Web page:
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Wildfire Smoke Update
for
Wednesday, August 22, 2012 2:45 PM

Satellite Photos | Locations and Smoke Conditions


Today's Report and Forecast Today's Summary
Air quality has slowly gotten worse across far western Montana this afternoon. Long-term particulate averages are now MODERATE in Missoula, and are still UNHEALTHY FOR SENSITIVE GROUPS in Frenchtown and Hamilton. Smoke continues to settle into the Bitterroot Valley, as even one hour particulate concentrations are now MODERATE in Hamilton. Elsewhere, smoke has remained roughly the same since this morning’s update. Relative humidities are now near 20-30%, so using the visibility guidelines is much more appropriate this afternoon. Webcam images around the state show a general smoky haze, with areas of heavier, ground-level smoke, like in far western and southwestern Montana. Winds are gusty from the west this afternoon in the plains.

Red Flag Warnings are in effect for Thursday in southwestern Montana, and Fire Weather Watches are in effect for central Montana and along the hi-line. Another cold front is expected to pass across the state tomorrow evening and through the night. Ahead of the cold front, temperatures will warm back up again, with strong southwesterly winds, and low relative humidities. As the front passes, the wind will shift and become more westerly and northwesterly. Winds will also be gusty with the potential to fan the fires, but also to blow smoke out of the area. Chances for rain and thunderstorms are very slim because most of the moisture will stay in Canada. The highest chance for any rain will be along the north border. By Friday, it will feel much cooler again, but the wind will stay strong throughout the day. Temperatures will slowly start to warm up again by Saturday, as the high atmospheric winds start to come from the southwest. This will last through Tuesday, when another weather system and cold front should pass across the state again. This time period will be mostly sunny and dry, with the threat of low relative humidities again and fire activity picking back up in Idaho. The first part of next week may be smoky again before this next cold front.
Air quality has slowly gotten worse across far western Montana this afternoon. Long-term particulate averages are now MODERATE in Missoula, and are still UNHEALTHY FOR SENSITIVE GROUPS in Frenchtown and Hamilton. Smoke continues to settle into the Bitterroot Valley, as even one hour particulate concentrations are now MODERATE in Hamilton. Elsewhere, smoke has remained roughly the same since this morning’s update.
Residents near active fires and under plumes aloft need to remain aware of current conditions and use the visibility guidelines to guide their activity decisions as the situation changes.

Air Quality Bureau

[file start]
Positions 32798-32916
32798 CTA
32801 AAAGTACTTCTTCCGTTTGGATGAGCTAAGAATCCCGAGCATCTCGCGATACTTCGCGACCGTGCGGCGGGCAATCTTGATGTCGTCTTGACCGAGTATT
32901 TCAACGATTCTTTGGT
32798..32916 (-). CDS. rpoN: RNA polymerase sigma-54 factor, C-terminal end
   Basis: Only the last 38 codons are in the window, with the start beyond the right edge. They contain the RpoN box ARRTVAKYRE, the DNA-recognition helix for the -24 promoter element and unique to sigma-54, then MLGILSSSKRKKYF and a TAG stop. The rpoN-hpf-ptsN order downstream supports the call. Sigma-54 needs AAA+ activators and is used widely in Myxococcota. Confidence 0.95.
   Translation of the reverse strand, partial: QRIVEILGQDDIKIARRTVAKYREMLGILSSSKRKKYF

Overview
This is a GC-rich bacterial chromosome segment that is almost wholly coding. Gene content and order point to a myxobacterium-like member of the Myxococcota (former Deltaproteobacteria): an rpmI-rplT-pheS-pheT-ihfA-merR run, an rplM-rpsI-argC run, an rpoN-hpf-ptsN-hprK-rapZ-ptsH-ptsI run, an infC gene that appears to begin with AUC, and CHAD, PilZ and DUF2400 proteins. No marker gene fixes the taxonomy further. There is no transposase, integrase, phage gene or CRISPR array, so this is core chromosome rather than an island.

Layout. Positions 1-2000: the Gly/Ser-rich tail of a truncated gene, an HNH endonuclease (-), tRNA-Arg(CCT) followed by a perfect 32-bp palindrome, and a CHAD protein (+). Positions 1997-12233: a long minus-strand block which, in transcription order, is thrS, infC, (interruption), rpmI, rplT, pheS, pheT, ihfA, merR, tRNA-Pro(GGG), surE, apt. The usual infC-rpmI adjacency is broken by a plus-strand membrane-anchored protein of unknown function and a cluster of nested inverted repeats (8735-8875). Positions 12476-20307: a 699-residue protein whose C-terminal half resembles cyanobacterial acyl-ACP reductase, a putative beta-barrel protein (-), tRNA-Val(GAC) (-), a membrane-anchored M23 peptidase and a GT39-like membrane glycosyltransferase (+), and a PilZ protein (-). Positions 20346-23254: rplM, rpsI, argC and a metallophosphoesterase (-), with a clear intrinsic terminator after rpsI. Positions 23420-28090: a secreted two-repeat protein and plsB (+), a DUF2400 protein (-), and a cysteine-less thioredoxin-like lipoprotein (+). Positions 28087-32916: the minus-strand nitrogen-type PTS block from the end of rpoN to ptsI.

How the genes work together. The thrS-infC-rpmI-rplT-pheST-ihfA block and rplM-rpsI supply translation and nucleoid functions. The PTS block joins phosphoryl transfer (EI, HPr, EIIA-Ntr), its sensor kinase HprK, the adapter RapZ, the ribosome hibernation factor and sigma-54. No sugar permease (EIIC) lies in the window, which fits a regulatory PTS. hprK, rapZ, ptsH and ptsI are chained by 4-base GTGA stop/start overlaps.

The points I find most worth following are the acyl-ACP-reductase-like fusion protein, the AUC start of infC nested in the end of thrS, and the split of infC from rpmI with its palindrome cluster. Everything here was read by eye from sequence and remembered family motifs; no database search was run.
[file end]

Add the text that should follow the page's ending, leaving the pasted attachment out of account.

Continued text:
Montana Department of Environmental Quality
Phone: (406) 444-3490
Email: DEQMTSmoke@mt.gov




Morning satellite photo centered on Great Falls 




 





This morning’s analysis from NOAA’s satellite services division shows the active fires in Montana and the smoke plumes combining and spreading downwind (the analyzed smoke is based on yesterday’s satellite coverage, the fire detects are based on last nights satellite coverage).

This morning’s analysis from NOAA’s satellite services division shows the active fires in Montana and the smoke plumes combining and spreading downwind (the analyzed smoke is based on yesterday’s satellite coverage, the fire detects are based on last nights satellite coverage).

Red indicates hot spot detected. Green represents thin smoke, yellow is moderate smoke, and pink is dense smoke. Fire size is exaggerated for visibility at this scale. To identify individual fires on graphic above go here: http://activefiremaps.fs.fed.us/lg_fire2.php 




Real time particulate information is currently available in most of the larger urban areas from MTDEQ's Today's Air website.

Today's particulate report below compares particulate levels received from DEQ's
reporting stations with MTDEQ’s Health Effect Categories.

Locations and severity of PM 2.5 particulate values over the past 24 hours from the time above.
Health Effects Categories City
  Hazardous  
  Very Unhealthy  
  Unhealthy  
  Unhealthy for Sensitive Groups  Frenchtown B24
Hamilton B24, B8
  Moderate

 Seeley Lake B24
Helena B24
Great Falls B24
Billings B24
Butte B24
Missoula B24, B8
 

  Good

 Libby
Flathead Valley
Sidney
West Yellowstone
 

B1(x) One-hour BAM value (number of values)
B8(x) Eight-hour average BAM
B24 24 hour  average BAM value
Local impacts in areas immediately adjacent to active fires are expected to exceed some or all of the advisory levels.  DEQ recommends the use of local visibility guidelines to evaluate possible health risks and make informed activity decisions.